Thor’s hammer is missing again. The thunder god has a disturbing habit of misplacing his weapon–the mightiest force in the Nine Worlds. But this time the hammer isn’t just lost, it has fallen into enemy hands. If Magnus Chase and his friends can’t retrieve the hammer quickly, the mortal worlds will be defenseless against an onslaught of giants. Ragnarok will begin. The Nine Worlds will burn. Unfortunately, the only person who can broker a deal for the hammer’s return is the gods’ worst enemy, Loki–and the price he wants is very high.
It was a fairly good read, not like the other Riordan books, but when a guy is writing or has written 5-6 series, he usually starts to sound the same.
Magnus seems tremendously immature for someone who is almost seventeen. His humour is very similar to Percy’s, but Percy was twelve – you’re seventeen.
Also, even though I am all for Percy, I don’t get why he needs to be mentioned in every series, or at least hinted at.
The overall book was pretty bold. The climax seemed anticlimactic in comparison to Fenris Wolf plot. But he was making some great socio-political statements and I admire him for that.
Even though I get it that Rick Riordan is making a point, and children’s literature is a great way to make hard hitting points but at times over did it. The Alex plot line was a bold move and a great move on his part, but the part about Islam and Samirah’s religion is so overdone that it seemed like he was being humorous. He could’ve distributed the information in equal bits throughout the serious, so people are able to keep up with it.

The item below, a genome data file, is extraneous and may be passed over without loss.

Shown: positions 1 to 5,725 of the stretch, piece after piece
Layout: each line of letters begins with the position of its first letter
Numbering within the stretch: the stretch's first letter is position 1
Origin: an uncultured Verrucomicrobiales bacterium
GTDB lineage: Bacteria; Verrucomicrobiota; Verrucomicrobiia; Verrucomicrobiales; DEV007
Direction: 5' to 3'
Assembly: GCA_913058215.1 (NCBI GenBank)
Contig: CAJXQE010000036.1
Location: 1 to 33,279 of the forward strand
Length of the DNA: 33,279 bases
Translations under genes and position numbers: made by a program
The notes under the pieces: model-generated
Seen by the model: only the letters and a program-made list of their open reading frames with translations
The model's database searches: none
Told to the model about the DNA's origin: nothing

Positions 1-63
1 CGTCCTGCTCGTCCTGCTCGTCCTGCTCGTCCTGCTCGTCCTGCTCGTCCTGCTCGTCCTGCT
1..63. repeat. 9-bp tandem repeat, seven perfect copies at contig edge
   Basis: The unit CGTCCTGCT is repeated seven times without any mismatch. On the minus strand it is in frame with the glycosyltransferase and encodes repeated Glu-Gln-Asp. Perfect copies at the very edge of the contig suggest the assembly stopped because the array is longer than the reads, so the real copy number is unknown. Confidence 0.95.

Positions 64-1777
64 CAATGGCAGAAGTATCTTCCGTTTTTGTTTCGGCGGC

The first book had next to nothing about her religion and the second book was basically a guide to explaining her behaviour through her religion and it seemed forced to me.
But even after all its faults and stupidity, the book made me laugh.
I love the next addition to the Valhalla family- and like Alec and Magnus ( Mortal Instruments) , Alex and Magnus are the new ship in town.
Can’t wait for the last book.
Also Blitz and Hearth are my absolute favorites.